Pope Liberius was exiled to Thrace for a while in the mid 4th century.
During the early middle ages it was not unheard of for the Byzantine emperor to send people to arrest (or murder) the Pope in Rome when he started acting too independently for the emperor's taste. A prime example is Pope Martin I, who was arrested on the orders of Emperor Constans II and banished to the Crimea. The dispute was over an arcane detail of nature of the trinity, but the root issue was really about who had the ultimate authority over the church, Pope or Emperor.
As time went by, this got harder and harder for the Byzantines to do, and eventually the Popes started looking toward western authorities (starting with the Catholic Franks) for temporal protection rather than the Byzantines.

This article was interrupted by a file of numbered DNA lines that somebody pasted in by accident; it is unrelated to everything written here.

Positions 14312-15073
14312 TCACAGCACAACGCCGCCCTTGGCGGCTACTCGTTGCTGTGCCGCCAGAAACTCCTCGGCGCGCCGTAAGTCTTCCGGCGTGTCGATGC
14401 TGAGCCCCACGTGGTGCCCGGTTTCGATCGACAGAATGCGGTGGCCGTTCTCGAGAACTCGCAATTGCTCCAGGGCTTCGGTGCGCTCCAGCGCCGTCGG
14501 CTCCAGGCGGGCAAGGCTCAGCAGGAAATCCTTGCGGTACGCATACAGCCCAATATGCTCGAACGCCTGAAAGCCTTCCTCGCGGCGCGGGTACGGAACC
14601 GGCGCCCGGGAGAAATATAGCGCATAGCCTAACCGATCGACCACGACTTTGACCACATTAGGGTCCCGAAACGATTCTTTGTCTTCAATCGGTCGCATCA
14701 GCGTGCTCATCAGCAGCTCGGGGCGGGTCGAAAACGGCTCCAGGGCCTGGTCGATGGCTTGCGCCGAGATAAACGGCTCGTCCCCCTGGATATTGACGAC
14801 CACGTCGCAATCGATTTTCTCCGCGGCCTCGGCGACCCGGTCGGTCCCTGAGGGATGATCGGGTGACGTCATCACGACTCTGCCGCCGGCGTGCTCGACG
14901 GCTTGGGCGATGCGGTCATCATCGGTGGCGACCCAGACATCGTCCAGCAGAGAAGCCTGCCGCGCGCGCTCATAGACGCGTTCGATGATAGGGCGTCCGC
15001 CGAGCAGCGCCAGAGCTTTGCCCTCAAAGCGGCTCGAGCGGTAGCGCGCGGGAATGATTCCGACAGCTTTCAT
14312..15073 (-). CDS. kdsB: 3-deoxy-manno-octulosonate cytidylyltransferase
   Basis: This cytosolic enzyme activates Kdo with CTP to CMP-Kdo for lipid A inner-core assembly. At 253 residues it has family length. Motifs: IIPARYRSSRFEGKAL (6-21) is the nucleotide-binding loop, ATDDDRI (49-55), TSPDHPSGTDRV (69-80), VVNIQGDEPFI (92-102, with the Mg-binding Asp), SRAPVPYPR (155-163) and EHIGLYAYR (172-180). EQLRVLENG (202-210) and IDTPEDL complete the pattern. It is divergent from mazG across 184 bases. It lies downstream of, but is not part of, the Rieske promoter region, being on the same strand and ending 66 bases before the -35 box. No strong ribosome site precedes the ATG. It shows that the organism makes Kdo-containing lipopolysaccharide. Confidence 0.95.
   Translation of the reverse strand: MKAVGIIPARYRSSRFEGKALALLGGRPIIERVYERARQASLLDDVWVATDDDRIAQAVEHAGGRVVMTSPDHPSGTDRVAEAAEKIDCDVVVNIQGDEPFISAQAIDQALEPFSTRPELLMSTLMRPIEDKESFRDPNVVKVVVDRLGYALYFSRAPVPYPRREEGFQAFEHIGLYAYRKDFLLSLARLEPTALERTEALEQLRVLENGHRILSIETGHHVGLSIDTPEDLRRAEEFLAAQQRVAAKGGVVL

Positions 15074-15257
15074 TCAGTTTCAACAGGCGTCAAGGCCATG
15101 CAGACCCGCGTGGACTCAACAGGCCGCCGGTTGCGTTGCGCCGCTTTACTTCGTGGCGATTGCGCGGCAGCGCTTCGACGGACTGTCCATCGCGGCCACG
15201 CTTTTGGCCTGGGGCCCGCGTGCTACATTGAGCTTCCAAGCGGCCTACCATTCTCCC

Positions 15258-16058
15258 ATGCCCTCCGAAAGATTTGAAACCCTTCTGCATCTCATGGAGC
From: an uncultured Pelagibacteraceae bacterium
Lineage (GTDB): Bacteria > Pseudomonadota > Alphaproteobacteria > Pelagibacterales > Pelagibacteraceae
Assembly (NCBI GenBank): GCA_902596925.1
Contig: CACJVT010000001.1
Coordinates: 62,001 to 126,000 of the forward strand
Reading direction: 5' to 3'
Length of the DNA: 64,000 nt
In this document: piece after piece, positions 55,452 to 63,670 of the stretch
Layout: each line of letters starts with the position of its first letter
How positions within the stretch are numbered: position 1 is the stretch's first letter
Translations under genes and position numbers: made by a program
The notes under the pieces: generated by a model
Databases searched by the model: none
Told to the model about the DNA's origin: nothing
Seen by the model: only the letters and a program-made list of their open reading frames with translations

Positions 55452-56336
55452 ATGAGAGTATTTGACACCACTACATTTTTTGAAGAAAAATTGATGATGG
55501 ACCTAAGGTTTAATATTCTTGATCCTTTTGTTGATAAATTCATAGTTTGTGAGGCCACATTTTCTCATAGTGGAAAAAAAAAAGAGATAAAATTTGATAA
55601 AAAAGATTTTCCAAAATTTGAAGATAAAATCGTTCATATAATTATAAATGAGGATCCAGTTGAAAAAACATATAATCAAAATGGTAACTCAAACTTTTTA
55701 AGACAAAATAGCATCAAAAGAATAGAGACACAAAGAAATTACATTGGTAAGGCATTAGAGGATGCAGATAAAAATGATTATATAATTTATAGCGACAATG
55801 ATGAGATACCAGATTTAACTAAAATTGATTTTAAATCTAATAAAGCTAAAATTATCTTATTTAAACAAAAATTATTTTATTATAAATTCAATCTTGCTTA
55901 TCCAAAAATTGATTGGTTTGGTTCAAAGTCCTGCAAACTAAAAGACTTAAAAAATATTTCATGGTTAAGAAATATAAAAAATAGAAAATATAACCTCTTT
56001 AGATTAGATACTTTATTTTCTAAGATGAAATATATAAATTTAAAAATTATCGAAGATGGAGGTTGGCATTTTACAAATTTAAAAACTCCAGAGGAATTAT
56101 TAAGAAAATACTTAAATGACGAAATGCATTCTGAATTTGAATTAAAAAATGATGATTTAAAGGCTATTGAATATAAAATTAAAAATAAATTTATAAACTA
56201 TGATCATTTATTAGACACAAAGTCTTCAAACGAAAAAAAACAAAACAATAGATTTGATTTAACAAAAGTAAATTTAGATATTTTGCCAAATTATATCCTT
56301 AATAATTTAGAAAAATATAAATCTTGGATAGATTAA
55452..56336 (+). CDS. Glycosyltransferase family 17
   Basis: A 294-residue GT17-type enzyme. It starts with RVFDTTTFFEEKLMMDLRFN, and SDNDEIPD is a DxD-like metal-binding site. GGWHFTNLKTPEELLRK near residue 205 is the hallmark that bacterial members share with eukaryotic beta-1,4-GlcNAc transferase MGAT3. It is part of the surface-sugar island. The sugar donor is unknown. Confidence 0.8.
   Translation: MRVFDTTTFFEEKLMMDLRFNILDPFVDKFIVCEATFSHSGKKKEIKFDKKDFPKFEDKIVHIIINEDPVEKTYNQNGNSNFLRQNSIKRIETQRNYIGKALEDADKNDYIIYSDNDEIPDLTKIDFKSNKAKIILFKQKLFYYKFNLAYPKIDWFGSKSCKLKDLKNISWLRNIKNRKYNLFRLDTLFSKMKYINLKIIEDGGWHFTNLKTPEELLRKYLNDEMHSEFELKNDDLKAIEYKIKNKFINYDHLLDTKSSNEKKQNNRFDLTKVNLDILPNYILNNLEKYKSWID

During much of the late middle ages, the papacy became pretty much a political plaything for north Italian rulers. It also controlled a fair bit of territory in central Italy, and thus spent a fair bit of time doing stuff that today we would consider rather inappropriate duties for the Vicar of Christ, like fielding armies and waging war on his Italian neighbors. Some of the popes during this period were decidedly less-than-holy men, even by the standards of the day.
My personal favorite from this period was (Anti)Pope John XXIII. He was put on trial, and as Gibbon put it, "The more scandalous charges were suppressed; the vicar of Christ was accused only of piracy, rape, sodomy, murder and incest." Eventually he was imprisoned in Germany, released, and (incredibly), made a Cardinal.
Still, typically what it took to get arrested was a dispute with a king, such as happened between Pope Boniface VIII and Phillip IV of France. The pope excommunicated Phillip and a local Italian family head, so they had the Pope arrested and tried to get him to abdicate. He refused, so he was just beaten up badly and left to die. There seems to be some dispute over his actual cause of death, but it occurred barely a month after his release.